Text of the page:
Condition is everything! Make sure that, no matter which type of vintage Eames chair you are buying, the condition is good. Poor condition can compromise your long-term investment. There is nothing wrong with buying slightly damaged or worn chairs, but make sure this is reflected in the price. Always ensure that the item is free from fibreglass fractures and the base is of good quality.
What considerations and potential pitfalls should you look out for when buying an Eames chair?
This depends on how the Eames rocking chair has been catalogued: there is a difference, for example, in buying a first edition Zenith rope edge with its original base and a later shell on a reproduction base. If the item is being sold as an all-original mid century piece, and not a marriage of parts, check the shock mounts as described earlier. Assess whether the shock mounts are firmly attached, whether they are still supple, and whether they have been re-glued. Check that the fixing screws are original and that there are no cracks and fractures in the fibreglass. Look for the label. This is far more important if you are buying an early Zenith shell and less important on examples with the raised Herman Miller logo.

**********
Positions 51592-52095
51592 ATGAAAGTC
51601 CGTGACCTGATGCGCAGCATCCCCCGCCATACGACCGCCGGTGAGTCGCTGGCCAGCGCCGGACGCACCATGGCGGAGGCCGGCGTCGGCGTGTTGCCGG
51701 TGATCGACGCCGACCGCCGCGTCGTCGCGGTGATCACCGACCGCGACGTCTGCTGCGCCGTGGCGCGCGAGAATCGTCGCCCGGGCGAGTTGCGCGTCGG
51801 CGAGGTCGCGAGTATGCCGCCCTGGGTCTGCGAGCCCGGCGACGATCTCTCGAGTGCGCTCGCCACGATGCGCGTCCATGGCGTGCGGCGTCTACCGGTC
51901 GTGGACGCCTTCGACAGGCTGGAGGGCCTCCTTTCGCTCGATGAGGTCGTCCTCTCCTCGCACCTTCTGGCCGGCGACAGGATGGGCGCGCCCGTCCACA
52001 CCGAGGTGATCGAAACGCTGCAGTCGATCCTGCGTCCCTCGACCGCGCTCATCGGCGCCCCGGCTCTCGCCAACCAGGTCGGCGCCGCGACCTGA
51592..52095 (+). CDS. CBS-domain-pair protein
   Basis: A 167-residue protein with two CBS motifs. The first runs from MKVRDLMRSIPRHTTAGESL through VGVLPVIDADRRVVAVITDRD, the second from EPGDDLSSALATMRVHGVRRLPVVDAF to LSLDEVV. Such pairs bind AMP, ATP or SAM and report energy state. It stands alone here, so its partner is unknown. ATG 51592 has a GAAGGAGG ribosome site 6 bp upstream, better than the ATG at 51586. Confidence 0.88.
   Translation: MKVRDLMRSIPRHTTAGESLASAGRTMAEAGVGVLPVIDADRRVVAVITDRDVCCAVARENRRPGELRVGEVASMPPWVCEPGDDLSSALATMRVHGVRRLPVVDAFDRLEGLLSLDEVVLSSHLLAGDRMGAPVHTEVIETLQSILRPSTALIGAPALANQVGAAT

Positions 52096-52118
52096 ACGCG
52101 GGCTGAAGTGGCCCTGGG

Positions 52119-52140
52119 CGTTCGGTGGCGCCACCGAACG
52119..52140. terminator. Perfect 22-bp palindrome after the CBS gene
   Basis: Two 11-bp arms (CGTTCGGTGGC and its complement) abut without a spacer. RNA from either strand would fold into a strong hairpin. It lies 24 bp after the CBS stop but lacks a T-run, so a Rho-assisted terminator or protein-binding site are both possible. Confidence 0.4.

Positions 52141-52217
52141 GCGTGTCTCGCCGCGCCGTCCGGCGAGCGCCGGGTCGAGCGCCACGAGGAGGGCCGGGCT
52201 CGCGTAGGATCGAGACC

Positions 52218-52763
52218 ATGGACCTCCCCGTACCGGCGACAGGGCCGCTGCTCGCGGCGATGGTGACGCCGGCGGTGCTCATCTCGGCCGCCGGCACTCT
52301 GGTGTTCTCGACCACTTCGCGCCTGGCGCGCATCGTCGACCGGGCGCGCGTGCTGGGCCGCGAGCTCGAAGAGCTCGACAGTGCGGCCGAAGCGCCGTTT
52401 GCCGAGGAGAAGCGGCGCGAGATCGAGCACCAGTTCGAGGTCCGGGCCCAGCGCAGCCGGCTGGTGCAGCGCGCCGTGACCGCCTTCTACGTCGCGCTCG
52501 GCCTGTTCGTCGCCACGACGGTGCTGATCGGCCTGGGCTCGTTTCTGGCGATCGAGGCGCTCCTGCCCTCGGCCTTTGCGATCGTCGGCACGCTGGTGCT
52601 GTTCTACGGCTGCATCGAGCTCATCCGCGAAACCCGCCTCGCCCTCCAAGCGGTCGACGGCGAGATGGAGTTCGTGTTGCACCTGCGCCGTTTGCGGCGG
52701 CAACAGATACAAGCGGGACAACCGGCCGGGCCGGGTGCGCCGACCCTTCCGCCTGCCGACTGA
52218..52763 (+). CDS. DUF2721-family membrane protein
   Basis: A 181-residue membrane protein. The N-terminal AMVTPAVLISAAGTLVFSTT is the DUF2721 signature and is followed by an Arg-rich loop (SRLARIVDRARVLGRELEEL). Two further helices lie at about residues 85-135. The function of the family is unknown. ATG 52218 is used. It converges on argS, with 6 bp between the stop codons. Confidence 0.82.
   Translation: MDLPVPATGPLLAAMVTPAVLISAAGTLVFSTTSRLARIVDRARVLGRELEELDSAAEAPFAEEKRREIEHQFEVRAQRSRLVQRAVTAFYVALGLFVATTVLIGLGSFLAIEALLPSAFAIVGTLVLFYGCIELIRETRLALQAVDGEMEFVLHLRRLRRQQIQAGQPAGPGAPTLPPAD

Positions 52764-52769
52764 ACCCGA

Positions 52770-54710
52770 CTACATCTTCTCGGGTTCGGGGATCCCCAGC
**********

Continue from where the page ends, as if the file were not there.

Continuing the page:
Useful links and information
For more information on the Eames RAR chair, check out our Buyer’s Guide in MidCentury issue 01
See Russell’s website Firefly House
To find an Eames Rocking chair, check out the dealers in our Directory